to the following questions:
(a) Describe the mathematical model with interaction effect and the
assumptions involved.
(b) Analyze the data and report the analysis of variance table based on
Henderson’s Method I.
(c) Perform an appropriate F -test to determine whether the testing
strength differs from gauger to gauger.
(d) Perform an appropriate F -test to determine whether the testing
strength differs from breaker to breaker.
(e) Perform an appropriate F -test for interaction effects between gaugers
and breakers.
(f) Find point estimates of the variance components and the total variance using the methods described in the text.
(g) Calculate 95% confidence intervals of the variance components and
the total variance using the methods described in the text.
13. Refer to Exercise 12.11 and respond to the following questions:
(a) Describe the mathematical model with interaction effect and the
assumptions involved.
(b) Analyze the data and report the analysis of variance table based on
Henderson’s Method I.
Exercises
249
(c) Perform an appropriate F -test to determine whether the intensity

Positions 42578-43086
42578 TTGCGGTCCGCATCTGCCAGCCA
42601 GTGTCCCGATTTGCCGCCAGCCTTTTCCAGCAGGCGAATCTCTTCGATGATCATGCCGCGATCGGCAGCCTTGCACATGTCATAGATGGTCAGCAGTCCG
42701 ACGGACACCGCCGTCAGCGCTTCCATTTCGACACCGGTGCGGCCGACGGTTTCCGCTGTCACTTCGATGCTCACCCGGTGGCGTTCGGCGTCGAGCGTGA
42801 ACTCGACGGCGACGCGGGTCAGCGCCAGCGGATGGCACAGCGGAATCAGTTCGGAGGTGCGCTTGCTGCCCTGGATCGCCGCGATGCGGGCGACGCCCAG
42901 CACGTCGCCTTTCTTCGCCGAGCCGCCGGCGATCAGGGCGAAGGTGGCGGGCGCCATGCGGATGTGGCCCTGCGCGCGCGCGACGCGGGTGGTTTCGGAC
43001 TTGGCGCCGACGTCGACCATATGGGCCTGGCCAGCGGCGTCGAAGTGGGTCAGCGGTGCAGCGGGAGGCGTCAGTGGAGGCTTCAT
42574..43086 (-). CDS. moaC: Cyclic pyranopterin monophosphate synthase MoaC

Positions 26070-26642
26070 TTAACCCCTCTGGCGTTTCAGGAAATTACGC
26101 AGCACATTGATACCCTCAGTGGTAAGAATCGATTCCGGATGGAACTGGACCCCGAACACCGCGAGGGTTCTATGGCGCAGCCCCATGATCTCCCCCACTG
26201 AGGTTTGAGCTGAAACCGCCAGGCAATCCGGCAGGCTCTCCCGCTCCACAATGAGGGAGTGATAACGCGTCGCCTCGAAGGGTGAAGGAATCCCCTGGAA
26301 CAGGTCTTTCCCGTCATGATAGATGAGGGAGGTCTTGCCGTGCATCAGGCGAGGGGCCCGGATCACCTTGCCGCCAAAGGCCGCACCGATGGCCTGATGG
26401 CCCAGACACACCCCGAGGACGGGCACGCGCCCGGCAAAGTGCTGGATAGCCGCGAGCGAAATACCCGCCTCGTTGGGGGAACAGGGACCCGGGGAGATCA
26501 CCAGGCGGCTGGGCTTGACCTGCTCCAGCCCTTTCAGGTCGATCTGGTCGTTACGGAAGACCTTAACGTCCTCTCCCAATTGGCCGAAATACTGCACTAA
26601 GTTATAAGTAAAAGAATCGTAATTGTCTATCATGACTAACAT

of radiation differs from location to location.
(d) Perform an appropriate F -test to determine whether the intensity
of radiation differs for different time periods of the day.
(e) Perform an appropriate F -test for interaction effects between locations and time periods of the day.
(f) Find point estimates of the variance components and the total variance using the methods described in the text.
(g) Calculate 95% confidence intervals of the variance components and
the total variance using the methods described in the text.
14. Refer to Exercise 12.12 and respond to the following questions:
(a) Describe the mathematical model with interaction effect and the
assumptions involved.
(b) Analyze the data and report the analysis of variance table based on
Henderson’s Method I.
(c) Perform an appropriate F -test to determine whether the development period differs from strain to strain.
(d) Perform an appropriate F -test to determine whether the development period differs from density to density.